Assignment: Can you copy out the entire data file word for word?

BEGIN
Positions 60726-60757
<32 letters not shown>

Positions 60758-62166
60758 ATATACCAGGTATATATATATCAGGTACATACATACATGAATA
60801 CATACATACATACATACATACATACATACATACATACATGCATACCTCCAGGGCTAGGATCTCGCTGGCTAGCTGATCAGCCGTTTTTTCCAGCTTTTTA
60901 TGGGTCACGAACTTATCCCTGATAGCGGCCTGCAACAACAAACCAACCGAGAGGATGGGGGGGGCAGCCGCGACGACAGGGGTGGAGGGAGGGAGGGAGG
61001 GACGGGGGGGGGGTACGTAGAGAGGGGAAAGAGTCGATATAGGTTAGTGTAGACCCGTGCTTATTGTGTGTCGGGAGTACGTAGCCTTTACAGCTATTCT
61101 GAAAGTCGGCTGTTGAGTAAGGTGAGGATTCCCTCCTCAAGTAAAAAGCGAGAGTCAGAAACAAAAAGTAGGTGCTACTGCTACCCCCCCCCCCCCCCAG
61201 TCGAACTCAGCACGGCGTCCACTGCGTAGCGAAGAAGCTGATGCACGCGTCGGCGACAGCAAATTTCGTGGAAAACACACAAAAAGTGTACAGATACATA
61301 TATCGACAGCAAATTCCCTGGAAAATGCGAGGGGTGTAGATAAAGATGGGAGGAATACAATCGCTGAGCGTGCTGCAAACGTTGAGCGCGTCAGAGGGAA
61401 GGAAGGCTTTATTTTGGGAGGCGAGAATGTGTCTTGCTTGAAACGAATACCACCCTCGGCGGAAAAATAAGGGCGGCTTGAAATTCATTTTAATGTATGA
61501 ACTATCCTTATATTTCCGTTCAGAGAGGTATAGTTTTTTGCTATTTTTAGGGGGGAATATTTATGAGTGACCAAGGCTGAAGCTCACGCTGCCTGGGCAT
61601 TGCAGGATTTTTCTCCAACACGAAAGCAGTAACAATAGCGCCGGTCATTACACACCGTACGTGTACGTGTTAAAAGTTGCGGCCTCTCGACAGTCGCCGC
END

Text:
Positions 60726-60757
<32 letters not shown>

Positions 60758-62166
60758 ATATACCAGGTATATATATATCAGGTACATACATACATGAATA
60801 CATACATACATACATACATACATACATACATACATACATGCATACCTCCAGGGCTAGGATCTCGCTGGCTAGCTGATCAGCCGTTTTTTCCAGCTTTTTA
60901 TGGGTCACGAACTTATCCCTGATAGCGGCCTGCAACAACAAACCAACCGAGAGGATGGGGGGGGCAGCCGCGACGACAGGGGTGGAGGGAGGGAGGGAGG
61001 GACGGGGGGGGGGTACGTAGAGAGGGGAAAGAGTCGATATAGGTTAGTGTAGACCCGTGCTTATTGTGTGTCGGGAGTACGTAGCCTTTACAGCTATTCT
61101 GAAAGTCGGCTGTTGAGTAAGGTGAGGATTCCCTCCTCAAGTAAAAAGCGAGAGTCAGAAACAAAAAGTAGGTGCTACTGCTACCCCCCCCCCCCCCCAG
61201 TCGAACTCAGCACGGCGTCCACTGCGTAGCGAAGAAGCTGATGCACGCGTCGGCGACAGCAAATTTCGTGGAAAACACACAAAAAGTGTACAGATACATA
61301 TATCGACAGCAAATTCCCTGGAAAATGCGAGGGGTGTAGATAAAGATGGGAGGAATACAATCGCTGAGCGTGCTGCAAACGTTGAGCGCGTCAGAGGGAA
61401 GGAAGGCTTTATTTTGGGAGGCGAGAATGTGTCTTGCTTGAAACGAATACCACCCTCGGCGGAAAAATAAGGGCGGCTTGAAATTCATTTTAATGTATGA
61501 ACTATCCTTATATTTCCGTTCAGAGAGGTATAGTTTTTTGCTATTTTTAGGGGGGAATATTTATGAGTGACCAAGGCTGAAGCTCACGCTGCCTGGGCAT
61601 TGCAGGATTTTTCTCCAACACGAAAGCAGTAACAATAGCGCCGGTCATTACACACCGTACGTGTACGTGTTAAAAGTTGCGGCCTCTCGACAGTCGCCGC